Hon. Joekai Intensifies Quest to Sanitize GoL Payroll

Dioda Wreh-Seekey

In commitment to promote transparency, accountability, and good governance in public finance management, the Director-General of the Civil Service Agency (CSA) has re-echoed the call for the General Auditing Commission to conduct a comprehensive and forensic payroll compliance audit that will cut across all one hundred and three (103) government spending entities.

On March 26, 2024, addressing members of the 4th Estate during a press briefing at the Ministry of Information, Cultural Affairs, and Tourism (MICAT), Hon. Josiah F. Joekai, Jr., disclosed that the audit will cover the period between January 1, 2022, and December 31, 2023, which will provide vital insights into the extent of financial mixed management and irregularities within the government of Liberia payroll.

Hon. Joekai stated that the government headed by President Joseph Nyumah Boakai, Sr., is fully in support of this critical national initiative and is committed to providing the necessary resources to facilitate the CSA and GAC’s effective execution of this audit.

During the press conference, the CSA boss disclosed the widespread discrepancies at the Ministry of States for Presidential Affairs and the Liberia National Police after an employee headcount exercise conducted by the CSA analysts.

“The revelation of these disparities underscores the urgent need for comprehensive reforms to rectify these egregious discrepancies and prevent further misuse of public funds, Hon. Joekai asserted.

In furtherance, the DG reported the blocking of salaries and the subsequent removal of staff being put on the government’s payroll who were employed as of December 18, 2023, which goes in violation of former President George Mannah Weah’s directive to suspend all new employment and service contracts across government institutions.

Beginning the fight from home, Hon. Joekai said, “It is often said that he who comes with equity must come with clean hands.” He mentioned that over the last six years, the government and its partners have spent millions of dollars on projects intended to modernize critical human resource management systems, including payroll, performance management, testing, employment, and pension. For example, the World Bank spent over US$10.000, 000 (Ten Million) on the Public Sector Modernization Project (PSMP). Several other government entities received hundreds of thousands of dollars from our own and foreign taxpayers to implement different aspects of the project. So, it is only befitting that we gain full insight into the project’s success and failure measures.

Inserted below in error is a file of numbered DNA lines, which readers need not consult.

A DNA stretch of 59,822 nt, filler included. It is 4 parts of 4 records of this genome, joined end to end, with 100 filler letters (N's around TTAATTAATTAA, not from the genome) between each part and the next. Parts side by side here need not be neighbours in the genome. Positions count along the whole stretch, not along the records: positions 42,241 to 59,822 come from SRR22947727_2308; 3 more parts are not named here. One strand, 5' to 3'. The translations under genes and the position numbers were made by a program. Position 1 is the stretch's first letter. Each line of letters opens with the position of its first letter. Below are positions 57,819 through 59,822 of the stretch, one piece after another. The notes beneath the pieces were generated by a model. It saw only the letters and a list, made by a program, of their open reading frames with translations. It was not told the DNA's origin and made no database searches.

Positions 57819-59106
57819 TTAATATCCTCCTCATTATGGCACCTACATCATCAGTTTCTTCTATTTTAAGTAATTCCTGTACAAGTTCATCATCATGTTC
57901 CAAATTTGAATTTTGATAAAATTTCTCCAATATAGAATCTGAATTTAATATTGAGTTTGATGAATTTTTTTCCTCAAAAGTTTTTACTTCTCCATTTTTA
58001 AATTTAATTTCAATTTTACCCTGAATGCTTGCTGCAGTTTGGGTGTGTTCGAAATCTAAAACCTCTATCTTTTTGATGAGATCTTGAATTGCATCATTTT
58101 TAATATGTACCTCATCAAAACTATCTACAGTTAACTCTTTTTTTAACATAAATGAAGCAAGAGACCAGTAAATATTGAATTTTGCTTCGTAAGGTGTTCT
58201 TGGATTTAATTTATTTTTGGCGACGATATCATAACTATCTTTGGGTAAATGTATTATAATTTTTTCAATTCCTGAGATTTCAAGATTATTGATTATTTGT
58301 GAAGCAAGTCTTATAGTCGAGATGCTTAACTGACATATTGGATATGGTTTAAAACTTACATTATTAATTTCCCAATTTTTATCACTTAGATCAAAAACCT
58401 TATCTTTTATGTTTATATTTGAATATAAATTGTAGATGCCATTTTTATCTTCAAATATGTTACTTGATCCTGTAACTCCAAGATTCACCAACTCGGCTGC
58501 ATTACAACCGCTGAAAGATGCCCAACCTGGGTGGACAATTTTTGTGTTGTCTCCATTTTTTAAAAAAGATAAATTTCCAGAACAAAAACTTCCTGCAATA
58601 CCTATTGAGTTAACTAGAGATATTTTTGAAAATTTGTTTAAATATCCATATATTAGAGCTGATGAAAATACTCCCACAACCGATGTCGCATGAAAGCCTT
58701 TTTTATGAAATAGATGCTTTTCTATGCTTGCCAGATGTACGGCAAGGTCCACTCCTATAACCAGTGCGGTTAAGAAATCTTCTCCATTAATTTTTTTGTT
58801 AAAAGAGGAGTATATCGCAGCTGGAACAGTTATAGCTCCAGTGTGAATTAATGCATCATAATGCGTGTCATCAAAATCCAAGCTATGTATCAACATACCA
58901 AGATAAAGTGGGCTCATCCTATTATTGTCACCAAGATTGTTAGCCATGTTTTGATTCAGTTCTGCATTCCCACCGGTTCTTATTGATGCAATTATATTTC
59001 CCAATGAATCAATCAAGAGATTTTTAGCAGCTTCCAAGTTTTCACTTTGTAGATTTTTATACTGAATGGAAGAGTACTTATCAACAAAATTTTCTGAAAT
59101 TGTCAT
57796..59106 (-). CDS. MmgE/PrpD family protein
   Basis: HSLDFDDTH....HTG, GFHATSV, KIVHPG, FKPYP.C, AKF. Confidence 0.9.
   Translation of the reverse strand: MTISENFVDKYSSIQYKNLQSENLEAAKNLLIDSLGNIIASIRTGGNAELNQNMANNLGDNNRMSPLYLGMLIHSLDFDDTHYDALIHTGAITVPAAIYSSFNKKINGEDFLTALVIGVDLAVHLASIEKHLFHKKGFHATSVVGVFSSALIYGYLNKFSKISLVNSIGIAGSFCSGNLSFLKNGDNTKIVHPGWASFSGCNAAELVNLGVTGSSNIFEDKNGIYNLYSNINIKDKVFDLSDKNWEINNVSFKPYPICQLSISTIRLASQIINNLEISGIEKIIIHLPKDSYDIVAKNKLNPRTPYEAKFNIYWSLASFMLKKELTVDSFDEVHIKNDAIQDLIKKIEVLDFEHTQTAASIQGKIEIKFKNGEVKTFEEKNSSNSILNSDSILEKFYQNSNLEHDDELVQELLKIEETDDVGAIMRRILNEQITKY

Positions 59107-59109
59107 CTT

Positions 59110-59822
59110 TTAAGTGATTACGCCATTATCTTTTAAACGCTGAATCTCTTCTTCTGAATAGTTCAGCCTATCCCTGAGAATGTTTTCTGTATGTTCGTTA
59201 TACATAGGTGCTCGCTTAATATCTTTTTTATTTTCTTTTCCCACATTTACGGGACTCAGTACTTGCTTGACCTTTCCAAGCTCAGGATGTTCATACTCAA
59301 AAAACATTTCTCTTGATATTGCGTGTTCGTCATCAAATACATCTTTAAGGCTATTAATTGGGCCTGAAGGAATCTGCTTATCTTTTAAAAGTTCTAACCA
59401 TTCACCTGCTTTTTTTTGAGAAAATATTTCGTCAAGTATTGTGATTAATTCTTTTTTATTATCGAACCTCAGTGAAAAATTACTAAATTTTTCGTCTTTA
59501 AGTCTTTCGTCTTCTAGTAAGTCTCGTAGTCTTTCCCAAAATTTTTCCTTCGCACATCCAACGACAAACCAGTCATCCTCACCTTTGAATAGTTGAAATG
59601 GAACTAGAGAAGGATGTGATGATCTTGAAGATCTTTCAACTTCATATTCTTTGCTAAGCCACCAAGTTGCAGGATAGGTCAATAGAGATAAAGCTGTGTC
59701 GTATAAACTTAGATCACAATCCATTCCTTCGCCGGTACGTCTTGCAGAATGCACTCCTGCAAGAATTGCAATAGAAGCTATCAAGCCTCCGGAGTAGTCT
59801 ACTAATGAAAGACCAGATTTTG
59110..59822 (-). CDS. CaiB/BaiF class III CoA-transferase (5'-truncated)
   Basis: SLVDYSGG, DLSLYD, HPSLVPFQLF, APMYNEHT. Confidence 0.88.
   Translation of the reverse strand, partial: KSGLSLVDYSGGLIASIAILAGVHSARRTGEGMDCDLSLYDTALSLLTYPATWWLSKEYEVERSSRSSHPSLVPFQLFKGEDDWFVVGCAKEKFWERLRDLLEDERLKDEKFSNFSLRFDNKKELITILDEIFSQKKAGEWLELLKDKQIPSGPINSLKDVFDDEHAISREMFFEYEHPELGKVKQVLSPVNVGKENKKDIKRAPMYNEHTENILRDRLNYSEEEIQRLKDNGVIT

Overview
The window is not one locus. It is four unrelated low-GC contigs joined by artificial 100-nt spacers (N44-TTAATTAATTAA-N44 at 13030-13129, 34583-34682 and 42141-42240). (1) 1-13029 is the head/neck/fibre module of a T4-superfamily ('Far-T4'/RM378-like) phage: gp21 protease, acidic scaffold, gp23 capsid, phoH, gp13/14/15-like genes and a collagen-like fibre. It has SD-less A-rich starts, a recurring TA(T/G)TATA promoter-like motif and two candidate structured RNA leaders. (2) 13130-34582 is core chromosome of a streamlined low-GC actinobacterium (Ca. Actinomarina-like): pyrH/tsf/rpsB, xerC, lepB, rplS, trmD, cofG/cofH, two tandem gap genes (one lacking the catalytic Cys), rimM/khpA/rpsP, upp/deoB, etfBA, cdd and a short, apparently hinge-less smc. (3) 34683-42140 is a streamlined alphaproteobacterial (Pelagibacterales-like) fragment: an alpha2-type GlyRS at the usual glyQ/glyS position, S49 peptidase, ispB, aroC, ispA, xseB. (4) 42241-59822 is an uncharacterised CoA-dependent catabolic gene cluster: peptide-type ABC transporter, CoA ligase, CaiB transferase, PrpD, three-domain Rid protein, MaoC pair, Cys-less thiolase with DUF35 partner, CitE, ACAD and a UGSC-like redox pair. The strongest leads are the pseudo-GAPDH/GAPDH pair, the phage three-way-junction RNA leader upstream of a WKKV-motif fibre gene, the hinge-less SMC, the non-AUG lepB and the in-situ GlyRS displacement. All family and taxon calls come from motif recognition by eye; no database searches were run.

Against this backdrop, the Director-General stated that the CSA has requested the GAC to conduct a forensic system and financial audit on the CSA’s governance and fiscal operations, including government funding and donor support, from January 1, 2018, to December 31, 2023. The audit, he added, will be part of scheduled audits beginning in July 2024.

Hon. Joekai added that the CSA will work with all spending entities concerned to reverse all promotions and salary increments during the period of the presidential directive.

Meanwhile, the Director-General of the Civil Service Agency expressed plans to launch a comprehensive policy guideline to transform the selection, employment, and management of consultants and consulting firms across the government during a two-week period as an integral part of CSA’s ongoing reform efforts, adding that it will mark a significant departure from the immediate past corrupt consultancy practices.


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